The Southwestern Historical Quarterly, Volume 99, July 1995 - April, 1996 Page: 579
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in the first decade of statehood, the peaceful Caddo found themselves forced
westward toward the Brazos River country. Their relatively brief and tragic stay in
that area was made worse by attacks from white frontiersmen and nomadic Co-
manches. In 1859, they were removed north of the Red River where they shared
a small reservation with the Wichita.
With excellent maps, a great depth of research, and an engaging writing style,
Smith presents an excellent overview of three centuries of Caddo life. Now all
that remains to be done is an equally successful treatment of the "modern era"
that explains Caddo cultural persistence against such great odds.
University of Nebraska at Omaha MICHAEL L. TATE
Blood and Treasure. By Donald Frazier. (College Station: Texas A&M University
Press, 1995. Pp. xiii+361. Illustrations, maps, epilogue, notes, bibliography,
index. ISBN o-89096-639-7. $29.95.)
In the summer of 1861 Henry Hopkins Sibleyjourneyed to Richmond to meet
with Confederate President Jefferson Davis. When he left, Sibley had been grant-
ed the authority to raise a volunteer force in Texas whose mission would be to
drive Federal forces from New Mexico Territory. The drama of the Confederate
attempt to conquer the Southwestern territories that unfolded in the months to
follow came to an end just one year later, as the remnants of the Confederate
Army of New Mexico straggled back to Texas, and the dream of Southern expan-
sionists withered and died. In the end, Sibley concluded, "The Territory of New
Mexico is not worth a quarter of the blood and treasure expended in its con-
quest" (p. 268).
Donald S. Frazier has done what I had suspected was impossible: he has not
only surpassed the detailed treatment of Martin Hall's Sibley's New Mexico Cam-
paign (1960), but his scope is beyond that of even Alvin Josephy's The Civil War
in the American West (1991). To specialized studies of military history and Ameri-
can imperialism, Frazier has added a work that blends the personalities and the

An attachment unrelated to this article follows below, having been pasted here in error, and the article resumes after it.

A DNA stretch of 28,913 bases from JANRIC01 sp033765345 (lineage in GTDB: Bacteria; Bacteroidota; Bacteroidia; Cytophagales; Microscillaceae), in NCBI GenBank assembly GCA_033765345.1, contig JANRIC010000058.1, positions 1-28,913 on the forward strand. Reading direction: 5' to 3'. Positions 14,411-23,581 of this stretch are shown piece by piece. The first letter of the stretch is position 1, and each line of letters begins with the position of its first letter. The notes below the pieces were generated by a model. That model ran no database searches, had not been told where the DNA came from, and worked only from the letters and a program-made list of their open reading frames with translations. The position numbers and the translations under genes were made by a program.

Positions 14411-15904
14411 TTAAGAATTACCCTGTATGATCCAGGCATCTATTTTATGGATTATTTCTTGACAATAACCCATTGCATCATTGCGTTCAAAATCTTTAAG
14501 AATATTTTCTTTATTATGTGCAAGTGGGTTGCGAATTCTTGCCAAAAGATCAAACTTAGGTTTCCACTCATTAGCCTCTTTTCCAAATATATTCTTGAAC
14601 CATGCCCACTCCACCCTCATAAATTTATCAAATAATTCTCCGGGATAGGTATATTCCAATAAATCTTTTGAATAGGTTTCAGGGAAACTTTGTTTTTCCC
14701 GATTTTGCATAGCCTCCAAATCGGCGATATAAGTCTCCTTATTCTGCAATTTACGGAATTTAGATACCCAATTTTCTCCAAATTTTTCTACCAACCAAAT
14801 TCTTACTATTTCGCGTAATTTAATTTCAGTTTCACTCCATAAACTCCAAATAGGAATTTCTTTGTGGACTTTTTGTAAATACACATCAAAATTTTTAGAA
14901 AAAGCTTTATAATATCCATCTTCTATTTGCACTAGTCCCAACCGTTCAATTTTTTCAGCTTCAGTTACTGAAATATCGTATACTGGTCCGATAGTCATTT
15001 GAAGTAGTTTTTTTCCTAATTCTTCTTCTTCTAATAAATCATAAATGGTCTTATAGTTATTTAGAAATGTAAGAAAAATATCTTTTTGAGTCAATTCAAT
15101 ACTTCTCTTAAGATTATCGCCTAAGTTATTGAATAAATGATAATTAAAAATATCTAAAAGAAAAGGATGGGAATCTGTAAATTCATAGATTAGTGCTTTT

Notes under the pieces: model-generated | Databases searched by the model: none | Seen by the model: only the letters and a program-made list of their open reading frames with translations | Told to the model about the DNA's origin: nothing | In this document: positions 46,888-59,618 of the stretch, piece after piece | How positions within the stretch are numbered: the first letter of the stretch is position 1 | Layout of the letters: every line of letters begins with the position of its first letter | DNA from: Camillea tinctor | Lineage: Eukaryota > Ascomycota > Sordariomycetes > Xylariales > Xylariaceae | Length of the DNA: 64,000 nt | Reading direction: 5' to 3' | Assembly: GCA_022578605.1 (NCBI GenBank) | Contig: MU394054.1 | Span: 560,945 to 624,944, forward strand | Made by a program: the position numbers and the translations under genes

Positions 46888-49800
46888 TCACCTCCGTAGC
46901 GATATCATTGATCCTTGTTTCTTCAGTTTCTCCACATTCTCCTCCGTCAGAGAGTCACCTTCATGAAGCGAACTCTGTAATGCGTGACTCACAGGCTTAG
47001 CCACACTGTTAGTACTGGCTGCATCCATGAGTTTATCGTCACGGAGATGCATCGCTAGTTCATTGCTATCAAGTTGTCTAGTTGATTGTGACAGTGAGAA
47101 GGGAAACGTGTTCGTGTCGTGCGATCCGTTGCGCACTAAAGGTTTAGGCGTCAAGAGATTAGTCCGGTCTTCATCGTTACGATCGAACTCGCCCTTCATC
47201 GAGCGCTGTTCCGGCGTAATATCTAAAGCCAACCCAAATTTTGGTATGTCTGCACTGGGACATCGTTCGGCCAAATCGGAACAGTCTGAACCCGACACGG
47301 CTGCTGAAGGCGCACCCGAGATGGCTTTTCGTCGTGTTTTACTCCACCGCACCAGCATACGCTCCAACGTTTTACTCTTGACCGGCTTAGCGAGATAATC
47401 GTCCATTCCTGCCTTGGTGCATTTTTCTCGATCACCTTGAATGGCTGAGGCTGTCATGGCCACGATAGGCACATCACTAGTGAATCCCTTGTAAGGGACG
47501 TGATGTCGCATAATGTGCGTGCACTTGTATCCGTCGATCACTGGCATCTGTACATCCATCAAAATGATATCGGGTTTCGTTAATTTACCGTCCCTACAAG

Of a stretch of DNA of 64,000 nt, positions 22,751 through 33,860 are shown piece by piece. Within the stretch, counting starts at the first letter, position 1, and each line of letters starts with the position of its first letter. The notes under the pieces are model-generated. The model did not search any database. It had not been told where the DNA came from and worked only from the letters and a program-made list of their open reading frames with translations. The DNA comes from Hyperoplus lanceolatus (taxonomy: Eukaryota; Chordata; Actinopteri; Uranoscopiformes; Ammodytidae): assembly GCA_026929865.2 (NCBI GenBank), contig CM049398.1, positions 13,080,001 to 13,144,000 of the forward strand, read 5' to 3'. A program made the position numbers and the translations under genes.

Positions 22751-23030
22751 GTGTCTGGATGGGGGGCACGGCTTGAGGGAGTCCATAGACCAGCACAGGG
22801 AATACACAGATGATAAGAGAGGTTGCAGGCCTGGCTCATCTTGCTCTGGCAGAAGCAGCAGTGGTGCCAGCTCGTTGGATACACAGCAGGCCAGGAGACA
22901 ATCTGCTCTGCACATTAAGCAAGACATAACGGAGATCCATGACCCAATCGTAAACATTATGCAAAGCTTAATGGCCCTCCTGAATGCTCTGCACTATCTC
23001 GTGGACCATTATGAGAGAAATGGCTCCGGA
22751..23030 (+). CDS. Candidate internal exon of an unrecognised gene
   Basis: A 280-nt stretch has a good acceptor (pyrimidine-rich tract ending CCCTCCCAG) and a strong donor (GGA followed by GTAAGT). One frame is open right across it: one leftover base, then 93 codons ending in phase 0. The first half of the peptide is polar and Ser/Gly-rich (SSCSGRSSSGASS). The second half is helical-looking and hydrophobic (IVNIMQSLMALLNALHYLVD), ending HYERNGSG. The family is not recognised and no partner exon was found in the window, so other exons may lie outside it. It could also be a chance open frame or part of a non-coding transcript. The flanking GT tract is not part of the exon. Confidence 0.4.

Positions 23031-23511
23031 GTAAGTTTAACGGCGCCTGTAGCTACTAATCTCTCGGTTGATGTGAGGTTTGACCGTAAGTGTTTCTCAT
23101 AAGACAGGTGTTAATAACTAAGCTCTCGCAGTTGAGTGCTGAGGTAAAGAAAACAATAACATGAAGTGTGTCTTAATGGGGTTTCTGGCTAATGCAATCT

military process of the campaign into the larger context of the Civil War, and
has given it a continental flavor. His first chapter is perhaps the finest brief ac-
count ever written of the Texan and Southern expansionist sentiment that was
the stimulus for the New Mexico campaign of 1862.
Frazier's descriptions of the battles of Val Verde and Glorieta Pass are small
models of exciting and insightful military history, rich with descriptions and im-
pressions based upon primary sources. The writing style is lively and based upon
thorough research, and deserves to stand with the very best campaign studies of
the war. The greater worth of this work, however, lies in its synthesis of primary
and secondary accounts, giving us the story within the context of American im-
perialism and Southern nationalism. This volume is for scholars and students
alike, whether their interest lies in the Civil War or the still fertile fields of the
DAVID PAUL SMITH
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Texas State Historical Association. The Southwestern Historical Quarterly, Volume 99, July 1995 - April, 1996, periodical, 1996; Austin, Texas. (texashistory.unt.edu/ark:/67531/metapth101217/m1/657/?rotate=270: accessed July 24, 2017), University of North Texas Libraries, The Portal to Texas History, texashistory.unt.edu; crediting Texas State Historical Association.